Students with mental health issues deserve help

Allie Schneider, Editorial Editor

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Lexapro is a common antidepressant prescribed to teens. (PHOTO: K. Cole)

Mental health: one in five kids struggle with some sort of disorder, so it is not uncommon, and yet people still do not want to talk about it. Why is that?
For many years there has been a stigma on this and all that surrounds it.
Many people think it is taboo, which makes sense since it can sometimes be a scary thing to discuss.
At BHS, there are many students who struggle with this, but very few feel comfortable making it public.
Luckily, some are willing to express their opinions on this.
Sophomore Elijah Caldwell is afflicted by depression and takes medication for it.
He thinks that having groups of people with an illness who talk about it can help reduce the stigma around it.
“Having people who care about you helps you not feel as alone.”
Another student who deals with mental illness is junior Kameron Cole. She has severe depression and anxiety. This has affected her for about a year now.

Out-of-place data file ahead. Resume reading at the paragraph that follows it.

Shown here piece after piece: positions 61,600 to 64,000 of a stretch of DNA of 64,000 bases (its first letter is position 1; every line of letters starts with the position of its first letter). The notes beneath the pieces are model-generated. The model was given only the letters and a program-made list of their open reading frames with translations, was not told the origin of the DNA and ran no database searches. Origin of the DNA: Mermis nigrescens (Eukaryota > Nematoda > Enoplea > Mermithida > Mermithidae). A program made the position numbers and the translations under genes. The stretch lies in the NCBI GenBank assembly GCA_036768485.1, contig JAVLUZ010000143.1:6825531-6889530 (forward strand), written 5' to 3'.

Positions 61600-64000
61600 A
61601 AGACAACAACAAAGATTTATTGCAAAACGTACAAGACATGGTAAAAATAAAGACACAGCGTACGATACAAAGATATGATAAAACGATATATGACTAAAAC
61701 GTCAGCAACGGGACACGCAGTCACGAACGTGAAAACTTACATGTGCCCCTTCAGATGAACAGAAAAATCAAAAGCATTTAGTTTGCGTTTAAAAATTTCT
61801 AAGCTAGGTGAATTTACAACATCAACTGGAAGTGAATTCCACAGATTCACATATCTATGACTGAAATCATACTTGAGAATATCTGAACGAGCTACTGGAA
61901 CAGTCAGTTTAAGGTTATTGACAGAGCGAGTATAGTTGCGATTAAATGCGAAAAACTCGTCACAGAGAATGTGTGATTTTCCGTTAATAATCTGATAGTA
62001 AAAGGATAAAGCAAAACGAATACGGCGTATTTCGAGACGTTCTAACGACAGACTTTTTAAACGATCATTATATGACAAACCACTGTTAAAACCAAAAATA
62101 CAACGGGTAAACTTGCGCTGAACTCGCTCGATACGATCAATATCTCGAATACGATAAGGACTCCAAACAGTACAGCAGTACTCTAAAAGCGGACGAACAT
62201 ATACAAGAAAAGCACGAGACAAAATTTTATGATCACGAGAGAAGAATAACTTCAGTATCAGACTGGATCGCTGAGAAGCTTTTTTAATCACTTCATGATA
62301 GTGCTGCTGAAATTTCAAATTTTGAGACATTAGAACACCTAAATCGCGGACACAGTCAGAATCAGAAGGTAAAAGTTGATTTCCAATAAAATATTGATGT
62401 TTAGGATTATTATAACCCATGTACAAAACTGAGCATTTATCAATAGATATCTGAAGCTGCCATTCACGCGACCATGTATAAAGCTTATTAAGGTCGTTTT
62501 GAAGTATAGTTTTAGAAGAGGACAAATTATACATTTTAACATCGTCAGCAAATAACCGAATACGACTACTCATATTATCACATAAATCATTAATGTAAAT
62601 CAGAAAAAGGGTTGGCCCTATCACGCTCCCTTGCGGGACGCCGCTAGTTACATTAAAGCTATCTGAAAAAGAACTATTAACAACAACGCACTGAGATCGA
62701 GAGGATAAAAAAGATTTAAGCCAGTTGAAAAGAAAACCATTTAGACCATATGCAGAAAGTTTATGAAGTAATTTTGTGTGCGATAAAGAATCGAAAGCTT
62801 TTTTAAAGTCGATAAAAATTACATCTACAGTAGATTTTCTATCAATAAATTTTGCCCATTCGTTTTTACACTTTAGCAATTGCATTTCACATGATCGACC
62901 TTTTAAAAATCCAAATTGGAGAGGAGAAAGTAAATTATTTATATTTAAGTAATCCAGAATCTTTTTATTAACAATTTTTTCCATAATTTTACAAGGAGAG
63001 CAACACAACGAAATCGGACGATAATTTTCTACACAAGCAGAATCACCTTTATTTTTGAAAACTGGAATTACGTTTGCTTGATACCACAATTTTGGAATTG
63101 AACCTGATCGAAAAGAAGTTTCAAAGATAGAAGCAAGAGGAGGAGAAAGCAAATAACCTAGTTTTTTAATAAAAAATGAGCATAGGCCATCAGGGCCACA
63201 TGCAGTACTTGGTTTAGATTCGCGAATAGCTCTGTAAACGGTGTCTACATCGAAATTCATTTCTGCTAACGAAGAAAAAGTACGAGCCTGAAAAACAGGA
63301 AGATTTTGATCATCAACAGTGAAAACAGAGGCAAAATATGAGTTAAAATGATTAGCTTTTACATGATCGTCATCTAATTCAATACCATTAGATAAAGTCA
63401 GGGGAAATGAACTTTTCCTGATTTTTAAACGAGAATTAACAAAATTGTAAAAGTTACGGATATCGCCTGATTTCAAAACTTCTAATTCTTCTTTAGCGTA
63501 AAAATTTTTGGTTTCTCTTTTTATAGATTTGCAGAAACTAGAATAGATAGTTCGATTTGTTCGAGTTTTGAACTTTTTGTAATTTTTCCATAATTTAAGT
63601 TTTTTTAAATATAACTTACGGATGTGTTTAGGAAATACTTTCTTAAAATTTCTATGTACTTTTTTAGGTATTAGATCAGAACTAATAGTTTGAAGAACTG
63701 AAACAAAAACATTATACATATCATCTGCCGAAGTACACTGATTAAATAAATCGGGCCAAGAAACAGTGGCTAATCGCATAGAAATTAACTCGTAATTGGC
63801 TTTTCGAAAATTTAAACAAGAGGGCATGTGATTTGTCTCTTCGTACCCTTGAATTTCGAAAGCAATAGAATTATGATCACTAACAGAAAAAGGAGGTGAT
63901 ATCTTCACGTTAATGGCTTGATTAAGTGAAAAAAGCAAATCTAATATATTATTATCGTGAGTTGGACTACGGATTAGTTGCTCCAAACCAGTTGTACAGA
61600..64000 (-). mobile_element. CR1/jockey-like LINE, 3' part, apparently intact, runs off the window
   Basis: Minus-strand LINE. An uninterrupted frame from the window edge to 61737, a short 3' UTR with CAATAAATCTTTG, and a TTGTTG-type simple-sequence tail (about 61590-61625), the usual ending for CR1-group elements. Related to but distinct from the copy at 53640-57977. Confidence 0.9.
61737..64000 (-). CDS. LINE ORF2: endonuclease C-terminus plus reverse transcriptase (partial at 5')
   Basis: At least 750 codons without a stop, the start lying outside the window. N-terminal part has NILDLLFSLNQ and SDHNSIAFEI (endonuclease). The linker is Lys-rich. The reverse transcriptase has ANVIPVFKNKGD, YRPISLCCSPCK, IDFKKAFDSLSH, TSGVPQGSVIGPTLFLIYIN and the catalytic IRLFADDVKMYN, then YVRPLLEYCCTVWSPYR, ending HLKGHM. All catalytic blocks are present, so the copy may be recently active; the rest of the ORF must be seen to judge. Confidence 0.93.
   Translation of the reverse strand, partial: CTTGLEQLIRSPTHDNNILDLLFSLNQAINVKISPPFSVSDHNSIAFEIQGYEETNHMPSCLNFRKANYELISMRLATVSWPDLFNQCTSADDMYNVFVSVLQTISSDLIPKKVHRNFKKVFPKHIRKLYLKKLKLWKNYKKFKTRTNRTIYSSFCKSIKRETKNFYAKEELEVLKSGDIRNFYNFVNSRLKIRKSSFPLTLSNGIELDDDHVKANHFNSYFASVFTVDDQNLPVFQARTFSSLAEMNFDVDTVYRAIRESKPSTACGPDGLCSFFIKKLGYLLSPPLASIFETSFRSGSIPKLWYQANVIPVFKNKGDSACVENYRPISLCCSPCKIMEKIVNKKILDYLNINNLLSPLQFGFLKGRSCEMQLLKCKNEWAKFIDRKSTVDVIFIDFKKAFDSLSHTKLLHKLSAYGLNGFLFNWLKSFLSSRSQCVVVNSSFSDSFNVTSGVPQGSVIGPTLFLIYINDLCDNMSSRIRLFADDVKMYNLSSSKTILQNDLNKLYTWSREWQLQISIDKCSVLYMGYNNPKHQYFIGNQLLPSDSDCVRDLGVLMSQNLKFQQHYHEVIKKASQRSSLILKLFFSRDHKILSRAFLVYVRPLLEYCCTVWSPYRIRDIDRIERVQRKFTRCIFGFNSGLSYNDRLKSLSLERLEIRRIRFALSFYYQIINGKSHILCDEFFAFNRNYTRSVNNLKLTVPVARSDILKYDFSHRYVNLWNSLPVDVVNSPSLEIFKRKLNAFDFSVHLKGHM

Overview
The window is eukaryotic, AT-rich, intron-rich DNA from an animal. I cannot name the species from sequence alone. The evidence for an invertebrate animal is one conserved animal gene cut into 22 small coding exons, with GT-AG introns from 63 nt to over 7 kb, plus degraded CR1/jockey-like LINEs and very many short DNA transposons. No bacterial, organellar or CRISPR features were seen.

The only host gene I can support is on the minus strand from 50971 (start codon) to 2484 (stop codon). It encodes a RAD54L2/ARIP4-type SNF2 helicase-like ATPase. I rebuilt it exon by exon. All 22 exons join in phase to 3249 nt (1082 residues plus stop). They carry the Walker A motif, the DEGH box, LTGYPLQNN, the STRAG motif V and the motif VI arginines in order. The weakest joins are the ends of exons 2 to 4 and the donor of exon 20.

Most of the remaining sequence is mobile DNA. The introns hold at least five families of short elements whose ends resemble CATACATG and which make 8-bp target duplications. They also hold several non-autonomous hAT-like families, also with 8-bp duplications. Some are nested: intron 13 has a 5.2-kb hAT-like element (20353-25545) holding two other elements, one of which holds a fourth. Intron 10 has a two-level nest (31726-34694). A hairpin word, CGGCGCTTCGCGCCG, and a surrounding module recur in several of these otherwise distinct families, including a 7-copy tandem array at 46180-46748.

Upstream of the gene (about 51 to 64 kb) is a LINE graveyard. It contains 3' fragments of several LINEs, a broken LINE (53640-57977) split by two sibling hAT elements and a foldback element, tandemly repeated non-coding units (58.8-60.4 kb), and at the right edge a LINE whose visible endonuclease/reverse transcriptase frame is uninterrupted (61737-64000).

Kameron is anything but shy about what she struggles with and will speak up about it.
During her darker times, she goes into a mood of her thinking everyone hates her.
Because of this, she pushes people away, and to add to it, she loses interest in the things she loves to do, almost pushing her to quit.
She wants people to know that people with these illnesses are not weak, just going through a bad time.
Another student, who chose to stay anonymous, so as not to embarrass the family, said that he/she takes Xanax for anxiety. There are likely many more people in the same boat as this person.
Anxiety feels like suffocating to him/her; there is a looming feeling that something is wrong, and it kind of just sits there.
This student hopes that people realize that anyone can be affected by this, so they should try not to judge someone by what he/she shows to the world, it is about what he/she is going through.
Most people never want to go through these things, and possibly never will, but it happens. So what BHS really needs to do is make sure that these people can feel comfortable to talk about it. The other students should be there for them.

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